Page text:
Tesla recalls more than 578,000 vehicles over pedestrian warning sounds

The Boombox feature risked overpowering vital safety alerts.

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YANTAI, CHINA - OCTOBER 17, 2021 - A Tesla Model 3 is displayed at the Tesla Experience store in Joy City, Yantai, East China's Shandong Province, Oct 17, 2021. In September 2021, Tesla China set a new record of 56,006 vehicles. (Photo credit should read Tang Ke / Costfoto/Barcroft Media via Getty Images)
Tang Ke/Costfoto/Barcroft Media via Getty Images

Tesla is once again recalling hundreds of thousands of cars over a technical issue. According to Reuters, the EV producer has recalled 578,607 Model 3, S, X and Y vehicles over concerns the Boombox feature can overpower Pedestrian Warning System sounds. The ability to play external audio while the car is in motion violates a federal safety rule requiring a clearly audible sound when EVs and hybrids are moving at speeds below 18.6MPH.

As with some of its recalls, the company will address the issue with a free over-the-air update. The patch will disable Boombox while cars aren't parked, Tesla said. The company didn't provide a timeframe for the update, but noted it would affect 2017 and newer Model 3 sedans as well as 2020 and newer Model S, X and Y vehicles.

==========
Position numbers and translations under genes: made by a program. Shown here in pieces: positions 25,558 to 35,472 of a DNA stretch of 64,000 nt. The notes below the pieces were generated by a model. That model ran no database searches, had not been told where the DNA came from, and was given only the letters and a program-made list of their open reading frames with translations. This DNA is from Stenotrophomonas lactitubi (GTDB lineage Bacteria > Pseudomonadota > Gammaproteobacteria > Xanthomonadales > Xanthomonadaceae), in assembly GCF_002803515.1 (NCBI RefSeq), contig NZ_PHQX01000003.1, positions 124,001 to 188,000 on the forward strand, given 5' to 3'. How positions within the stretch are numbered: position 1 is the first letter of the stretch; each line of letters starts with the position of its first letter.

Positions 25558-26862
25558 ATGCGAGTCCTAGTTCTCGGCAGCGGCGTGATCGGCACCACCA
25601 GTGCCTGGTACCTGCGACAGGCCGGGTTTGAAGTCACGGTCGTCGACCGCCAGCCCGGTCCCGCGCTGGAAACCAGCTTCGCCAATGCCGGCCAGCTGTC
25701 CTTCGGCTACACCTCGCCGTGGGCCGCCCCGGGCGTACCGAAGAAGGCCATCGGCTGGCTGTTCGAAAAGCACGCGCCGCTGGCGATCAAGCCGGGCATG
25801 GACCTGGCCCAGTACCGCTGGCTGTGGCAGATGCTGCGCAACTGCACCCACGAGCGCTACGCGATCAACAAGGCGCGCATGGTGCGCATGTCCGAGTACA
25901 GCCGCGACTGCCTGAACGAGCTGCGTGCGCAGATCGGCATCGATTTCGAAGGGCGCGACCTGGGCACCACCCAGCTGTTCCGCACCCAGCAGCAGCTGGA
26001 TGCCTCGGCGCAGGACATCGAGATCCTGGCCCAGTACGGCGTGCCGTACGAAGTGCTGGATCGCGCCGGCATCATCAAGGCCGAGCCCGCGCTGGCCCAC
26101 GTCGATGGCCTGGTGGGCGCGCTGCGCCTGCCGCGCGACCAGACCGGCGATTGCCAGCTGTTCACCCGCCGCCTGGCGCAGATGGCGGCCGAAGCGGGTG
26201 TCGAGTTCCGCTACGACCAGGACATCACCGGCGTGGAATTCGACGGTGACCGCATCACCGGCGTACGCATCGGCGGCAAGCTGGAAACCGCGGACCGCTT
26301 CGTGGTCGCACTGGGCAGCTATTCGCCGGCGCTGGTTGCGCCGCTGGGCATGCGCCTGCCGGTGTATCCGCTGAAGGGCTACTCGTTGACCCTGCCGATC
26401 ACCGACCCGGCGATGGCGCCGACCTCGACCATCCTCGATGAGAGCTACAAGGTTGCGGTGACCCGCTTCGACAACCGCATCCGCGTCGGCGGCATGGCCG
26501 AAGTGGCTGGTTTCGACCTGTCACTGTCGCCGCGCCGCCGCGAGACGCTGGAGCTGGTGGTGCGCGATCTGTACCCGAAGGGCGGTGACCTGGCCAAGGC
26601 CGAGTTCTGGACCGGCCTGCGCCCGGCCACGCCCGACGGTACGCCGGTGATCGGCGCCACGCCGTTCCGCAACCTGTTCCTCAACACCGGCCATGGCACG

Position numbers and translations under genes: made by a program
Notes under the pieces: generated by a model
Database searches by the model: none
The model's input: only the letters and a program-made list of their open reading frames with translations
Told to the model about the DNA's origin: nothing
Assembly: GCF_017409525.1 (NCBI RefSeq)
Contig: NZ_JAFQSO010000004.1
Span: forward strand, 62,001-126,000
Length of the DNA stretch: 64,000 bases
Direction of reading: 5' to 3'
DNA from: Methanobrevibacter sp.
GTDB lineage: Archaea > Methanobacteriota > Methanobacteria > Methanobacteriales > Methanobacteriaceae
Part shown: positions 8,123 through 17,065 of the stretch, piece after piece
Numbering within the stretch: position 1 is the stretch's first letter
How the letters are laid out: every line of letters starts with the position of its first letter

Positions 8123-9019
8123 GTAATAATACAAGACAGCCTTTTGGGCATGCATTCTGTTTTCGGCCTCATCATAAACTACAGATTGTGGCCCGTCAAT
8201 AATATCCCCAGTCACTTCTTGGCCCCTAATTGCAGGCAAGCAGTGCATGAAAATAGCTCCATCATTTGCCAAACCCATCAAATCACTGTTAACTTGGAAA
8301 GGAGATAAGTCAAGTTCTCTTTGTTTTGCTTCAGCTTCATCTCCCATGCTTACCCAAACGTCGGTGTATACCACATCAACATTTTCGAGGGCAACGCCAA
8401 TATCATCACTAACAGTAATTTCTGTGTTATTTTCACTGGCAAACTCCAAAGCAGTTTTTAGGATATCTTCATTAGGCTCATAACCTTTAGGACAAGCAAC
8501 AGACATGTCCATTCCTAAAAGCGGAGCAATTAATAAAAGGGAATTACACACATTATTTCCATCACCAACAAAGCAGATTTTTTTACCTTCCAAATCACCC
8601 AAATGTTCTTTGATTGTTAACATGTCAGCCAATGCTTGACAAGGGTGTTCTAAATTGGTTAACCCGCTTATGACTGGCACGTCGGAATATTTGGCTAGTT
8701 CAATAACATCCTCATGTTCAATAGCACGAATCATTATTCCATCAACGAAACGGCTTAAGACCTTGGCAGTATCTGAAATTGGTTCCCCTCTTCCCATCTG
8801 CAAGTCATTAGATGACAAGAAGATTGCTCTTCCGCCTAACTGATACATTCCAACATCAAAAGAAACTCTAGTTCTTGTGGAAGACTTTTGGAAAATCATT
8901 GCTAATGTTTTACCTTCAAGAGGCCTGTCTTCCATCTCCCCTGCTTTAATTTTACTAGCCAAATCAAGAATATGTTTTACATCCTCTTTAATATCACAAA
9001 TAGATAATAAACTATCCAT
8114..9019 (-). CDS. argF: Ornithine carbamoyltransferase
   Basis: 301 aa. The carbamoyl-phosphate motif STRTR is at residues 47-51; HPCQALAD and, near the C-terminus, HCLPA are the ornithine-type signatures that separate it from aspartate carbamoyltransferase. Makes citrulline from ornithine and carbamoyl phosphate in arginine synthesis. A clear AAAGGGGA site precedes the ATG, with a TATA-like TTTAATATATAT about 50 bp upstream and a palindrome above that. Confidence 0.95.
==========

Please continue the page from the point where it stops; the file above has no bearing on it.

Tesla wasn't available for comment. The company disbanded its communications team years ago.

This latest notice represents Tesla's fourth announced recall in two weeks. On top of a seat belt chime fault, the brand recently issued recalls over Full Self Driving flaws and slow heating systems. Tesla is fixing all of these problems through software, but they come after recalls in the past year for physical defects like fragile rearview camera systems and loose trim. There have been 15 recalls since the start of 2021. The issues have typically been minor, but they've still fuelled broader quality concerns.

This latest recall also reflects more aggressive scrutiny from the National Highway Traffic Safety Administration. The agency began investigating Autopilot functions after a string of collisions with emergency vehicles, and Tesla responded to an investigation of its Passenger Play feature by disabling video games while in motion. The NHTSA is clearly determined to keep Tesla in check, particularly for software-driven features that relatively new in the automotive world.

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